A study conducted in the U.S., Slovakia, Japan, and Germany between 2010 and 2013 found that the majority of university students surveyed preferred paper books to ebooks. The initial survey in 2010 found that 92 percent of students preferred paper books. In a follow up survey in 2013, 80 percent of respondents preferred paper books.
Given that this was a study on a relatively new technology, as well as the rapid pace of technological change in the early years of the 21st century, it is very possible that the percentage of students preferring paper books has declined even further in the past 3 years. The Washington Post reported this study in February, 2016 and I am unaware if there is more recent data. Three years is longer than the life cycle of a consumer electronics and I would wager that more students have adopted ebooks in the recent years.
From my own experience as a student both in 2010 and again in 2016, I can anecdotally report that I had only just begun to use digital books in 2010. I got my first Kindle that year and I read a lot for pleasure on it but I only used it once or twice to read a book for school. Fast forward to 2016 and I am reading nearly all of my books for school on an e-reader. I buy and loan ebooks from the library and for school reading I actually prefer ebooks.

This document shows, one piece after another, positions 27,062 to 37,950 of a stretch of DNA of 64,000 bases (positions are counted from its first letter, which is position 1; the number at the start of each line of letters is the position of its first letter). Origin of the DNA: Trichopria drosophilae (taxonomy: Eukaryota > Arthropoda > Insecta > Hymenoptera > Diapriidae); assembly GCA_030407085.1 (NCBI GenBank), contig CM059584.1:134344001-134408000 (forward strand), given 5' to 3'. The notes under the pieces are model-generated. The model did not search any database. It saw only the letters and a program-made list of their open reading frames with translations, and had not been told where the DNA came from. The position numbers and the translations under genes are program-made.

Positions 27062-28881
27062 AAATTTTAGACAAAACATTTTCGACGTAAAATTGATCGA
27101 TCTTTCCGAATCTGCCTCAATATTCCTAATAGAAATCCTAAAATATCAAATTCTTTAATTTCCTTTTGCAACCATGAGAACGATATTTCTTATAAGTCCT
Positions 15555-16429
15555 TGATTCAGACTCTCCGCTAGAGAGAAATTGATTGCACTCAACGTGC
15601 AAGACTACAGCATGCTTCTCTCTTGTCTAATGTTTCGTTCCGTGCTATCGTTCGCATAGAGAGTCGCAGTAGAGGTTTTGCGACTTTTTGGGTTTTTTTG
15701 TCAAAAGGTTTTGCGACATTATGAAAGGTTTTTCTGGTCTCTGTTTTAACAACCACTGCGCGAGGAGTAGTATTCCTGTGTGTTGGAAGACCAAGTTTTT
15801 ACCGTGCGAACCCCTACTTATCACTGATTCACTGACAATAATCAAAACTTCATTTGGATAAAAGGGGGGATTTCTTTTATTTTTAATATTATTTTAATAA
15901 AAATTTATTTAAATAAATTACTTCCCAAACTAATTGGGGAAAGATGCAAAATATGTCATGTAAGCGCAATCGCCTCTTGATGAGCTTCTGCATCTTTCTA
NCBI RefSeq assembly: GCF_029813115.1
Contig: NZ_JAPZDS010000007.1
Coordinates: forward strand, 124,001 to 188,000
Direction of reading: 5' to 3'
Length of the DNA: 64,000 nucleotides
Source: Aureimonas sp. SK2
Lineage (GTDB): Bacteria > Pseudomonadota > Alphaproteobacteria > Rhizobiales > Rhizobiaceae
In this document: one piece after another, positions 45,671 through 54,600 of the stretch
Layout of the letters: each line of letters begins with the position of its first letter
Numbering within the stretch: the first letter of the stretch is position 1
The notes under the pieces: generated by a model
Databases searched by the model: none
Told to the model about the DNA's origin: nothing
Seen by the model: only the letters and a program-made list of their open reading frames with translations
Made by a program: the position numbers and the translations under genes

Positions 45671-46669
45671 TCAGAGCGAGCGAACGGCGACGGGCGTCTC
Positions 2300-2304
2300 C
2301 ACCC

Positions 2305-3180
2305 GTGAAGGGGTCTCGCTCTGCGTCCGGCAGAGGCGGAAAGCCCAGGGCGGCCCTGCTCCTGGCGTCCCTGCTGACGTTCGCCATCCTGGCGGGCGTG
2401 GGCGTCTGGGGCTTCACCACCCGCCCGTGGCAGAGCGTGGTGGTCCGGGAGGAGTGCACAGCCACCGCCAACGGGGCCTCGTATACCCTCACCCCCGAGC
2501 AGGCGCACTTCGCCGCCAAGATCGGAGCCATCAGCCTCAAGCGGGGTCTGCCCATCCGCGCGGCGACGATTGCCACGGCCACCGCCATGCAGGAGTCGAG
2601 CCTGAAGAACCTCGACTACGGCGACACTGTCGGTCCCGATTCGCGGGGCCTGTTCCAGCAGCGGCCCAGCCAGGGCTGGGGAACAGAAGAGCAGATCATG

The researchers noted that for some who preferred paper books to ebooks it was the “physical, tactile, [and] kinesthetic component” of reading that kept them attached to paper books. While I agree that there is not the same sense of weight and touch with an e-reader, it hasn’t stopped me from devouring now even more books in digital rather than analog format. I still love finding great books at used bookstores but the final feature of ebooks that has prompted my switch is the ability to listen to any book I own. The text-to-speech feature means that when I am too tired to hold the book and read, I can turn on the speaker and do the dishes while a robotic voice reads to me about Michel Foucault. This has been priceless for me when I have 500 pages to get through each week.
I highly recommend this feature. Not only does it make texts more accessible to those with limited vision (which is a great thing about ebooks) but it is also worth checking out for different learning styles. There is a debate about whether listening is the same as reading for comprehension, retention and so forth but individuals learn differently and it works for me.